As It Happens

Brain surgeons and rocket scientists are no smarter than the rest of us: study

A new study has found that neurosurgeons and aerospace engineers are equally smart in different ways — but no smarter than the general population, which is why researchers suggest it may be time to ditch the phrases "It's not exactly rocket science," and "It's not exactly brain surgery."

‘I hope one of the messages is that science is for everyone,’ says lead author 

Two aerospace engineers talk while looking at a laptop screen. Aerospace engineers are no smarter than neurosurgeons, and vice versa — nor are any of them any smarter than the rest of the population, according to a new study. (Gorodenkoff/Shutterstock)

Story Transcript

Neurosurgeons and aerospace engineers are equally smart in different ways — but no smarter than the general population, a new study has found.

So it may be time to ditch the phrases "It's not exactly rocket science," and "It's not exactly brain surgery," say the researchers behind the findings.

"These are probably the only two phrases that indicate that something is easy … that are related to professions, as compared to, 'walk in the park' or 'it's a piece of cake,' " lead researcher Inga Usher, a neurosurgery PhD candidate at the University College London, told As It Happens host Carol Off. 

"So I think it was inevitable that they would be compared — especially given you can pit two groups against each other."

The researchers performed a series of cognitive tests on 329 aerospace engineers, 72 neurosurgeons and about 1,800 members of the general U.K. population who had no expertise in either field. The results were published last week in the British Medical Journal.

As It Happens has reached out to several Canadian neurosurgeons and aerospace engineers for comment, but so far, none have responded. 

Brain surgeons vs. rocket scientists

Usher says she and her colleagues were initially driven to find out who is smarter — brain surgeons or rocket scientists. 

But she admits that as a team of mostly neuroscientists and neurosurgeons, they had a pretty obvious bias.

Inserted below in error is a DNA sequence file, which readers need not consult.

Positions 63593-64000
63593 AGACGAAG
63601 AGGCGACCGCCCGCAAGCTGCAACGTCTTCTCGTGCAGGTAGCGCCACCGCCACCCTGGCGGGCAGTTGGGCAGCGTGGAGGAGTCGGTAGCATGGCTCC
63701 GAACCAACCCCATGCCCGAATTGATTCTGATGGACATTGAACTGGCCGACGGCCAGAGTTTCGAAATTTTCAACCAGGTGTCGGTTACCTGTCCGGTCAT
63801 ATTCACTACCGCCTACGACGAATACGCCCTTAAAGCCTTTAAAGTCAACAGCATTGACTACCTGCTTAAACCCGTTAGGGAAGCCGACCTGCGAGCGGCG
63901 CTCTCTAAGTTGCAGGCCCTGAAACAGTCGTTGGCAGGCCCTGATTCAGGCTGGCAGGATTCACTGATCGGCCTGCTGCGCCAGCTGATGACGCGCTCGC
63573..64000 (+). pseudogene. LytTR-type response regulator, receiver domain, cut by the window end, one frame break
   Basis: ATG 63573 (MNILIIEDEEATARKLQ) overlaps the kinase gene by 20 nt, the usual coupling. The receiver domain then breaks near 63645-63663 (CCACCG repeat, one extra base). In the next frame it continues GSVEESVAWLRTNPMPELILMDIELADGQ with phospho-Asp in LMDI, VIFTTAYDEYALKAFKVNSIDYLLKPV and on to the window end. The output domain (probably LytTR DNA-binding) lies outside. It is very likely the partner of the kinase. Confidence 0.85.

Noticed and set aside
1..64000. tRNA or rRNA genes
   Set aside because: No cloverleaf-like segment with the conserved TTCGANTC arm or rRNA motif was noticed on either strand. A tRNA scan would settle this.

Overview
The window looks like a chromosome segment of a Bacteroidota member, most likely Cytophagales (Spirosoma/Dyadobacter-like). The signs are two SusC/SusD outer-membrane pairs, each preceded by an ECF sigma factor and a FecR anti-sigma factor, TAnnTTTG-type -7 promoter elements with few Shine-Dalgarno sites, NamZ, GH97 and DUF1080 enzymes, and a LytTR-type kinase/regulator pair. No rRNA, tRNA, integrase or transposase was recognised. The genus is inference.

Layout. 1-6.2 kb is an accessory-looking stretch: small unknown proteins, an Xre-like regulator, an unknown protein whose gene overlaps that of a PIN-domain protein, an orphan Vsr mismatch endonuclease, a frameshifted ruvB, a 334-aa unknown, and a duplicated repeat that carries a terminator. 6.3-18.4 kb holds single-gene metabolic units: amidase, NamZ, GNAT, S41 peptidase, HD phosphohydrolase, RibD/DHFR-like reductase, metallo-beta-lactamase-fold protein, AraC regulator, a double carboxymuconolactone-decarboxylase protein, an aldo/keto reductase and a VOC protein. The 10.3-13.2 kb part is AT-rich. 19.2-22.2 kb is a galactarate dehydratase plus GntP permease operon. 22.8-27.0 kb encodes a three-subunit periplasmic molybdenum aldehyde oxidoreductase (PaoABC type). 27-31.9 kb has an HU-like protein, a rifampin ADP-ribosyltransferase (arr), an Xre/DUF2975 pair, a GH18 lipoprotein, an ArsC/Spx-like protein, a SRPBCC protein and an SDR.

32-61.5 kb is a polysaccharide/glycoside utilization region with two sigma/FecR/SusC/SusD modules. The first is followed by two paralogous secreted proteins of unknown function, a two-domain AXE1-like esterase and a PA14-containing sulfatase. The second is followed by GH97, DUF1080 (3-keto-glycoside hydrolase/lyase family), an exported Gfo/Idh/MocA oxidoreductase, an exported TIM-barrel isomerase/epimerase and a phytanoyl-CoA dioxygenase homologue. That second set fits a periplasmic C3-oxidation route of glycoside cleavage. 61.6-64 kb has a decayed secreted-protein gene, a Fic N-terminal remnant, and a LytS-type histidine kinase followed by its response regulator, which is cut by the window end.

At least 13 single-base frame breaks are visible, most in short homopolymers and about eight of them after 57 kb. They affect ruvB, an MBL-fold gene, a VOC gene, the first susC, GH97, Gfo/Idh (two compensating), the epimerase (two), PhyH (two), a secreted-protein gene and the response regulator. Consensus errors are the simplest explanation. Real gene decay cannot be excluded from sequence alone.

"While we had collaborators that were rocket scientists, none of us are rocket scientists," Usher said.

"Of course, as neurosurgeons, we were hoping to have some evidence on which to base our smugness in the company of the other party."

But they didn't let their personal feelings get in the way of their science, she said. Ultimately they discovered the two professions are pretty much on equal footing — albeit in different ways. 

Inga Usher is a neurosurgery PhD candidate and clinical fellow at University College London. (Submitted by Inga Usher)

The neurosurgeons and aerospace engineers performed equally on most cognitive tests, with just a few noticeable differences.

The brain surgeons largely performed better at semantic problem solving, which means tests involving definitions and other word-based problems. 

"Learning lots of really long Latin and Greek words and recalling these words is pretty central to learning medicine," Usher said.

But the aerospace engineers performed better on the mental manipulation tests — for example, rotating a shape in one's head.

"In some engineering courses, my understanding is that this is taught. So it's a skill that's actively nurtured by training," Usher said. "But it's also something that perhaps people have a flair for if you go into engineering, and that's probably quite a useful skill."

Scientists vs. everyone else

While there were clear differences in how the two groups of scientists performed, that mostly wasn't the case for the scientists compared to everyone else.

There were no significant differences at all between rocket scientists and the general population, the study found.

Neurosurgeons were able to solve problems faster than the average person, but they also showed a slower memory recall speed.

"Overall, there was a broad range of cognitive abilities in all three groups," Usher said.

"I guess I hope one of the messages is that science is for everyone and that these stereotypes should be questioned. Obviously, we often say this in jest, but these phrases do link to quite durable stereotypes."

Two neurosurgeons look at brain scans. While the study showed clear differences in how neurosurgeons and aerospace engineers performed, that mostly wasn't the case for the scientists compared to everyone else. The researchers said each group displayed a 'broad range of cognitive abilities.' (lenetstan/Shutterstock)

Questioning stereotypes important

She noted that children are often interested in science, math and technology at a young age — but as they get older, more and more of them tend to drop away from the field. 

That attrition rate, she says, disproportionately affects women and people of colour.

"So I think it's important to question these stereotypes for that purpose, to try and encourage some of these disadvantaged groups to continue considering a career in these specialities," she said.

"The problems we face are complex and we're going to need diverse workforces to deal with them."

Usher is currently working toward her own goal of becoming a certified brain surgeon.

"Who knows? Maybe with the media furore that's come from this and saying that neurosurgeons aren't smarter, perhaps I won't get my place in neurosurgery," she said with a laugh.

Written by Sheena Goodyear. Interview produced by Chris Trowbridge. 

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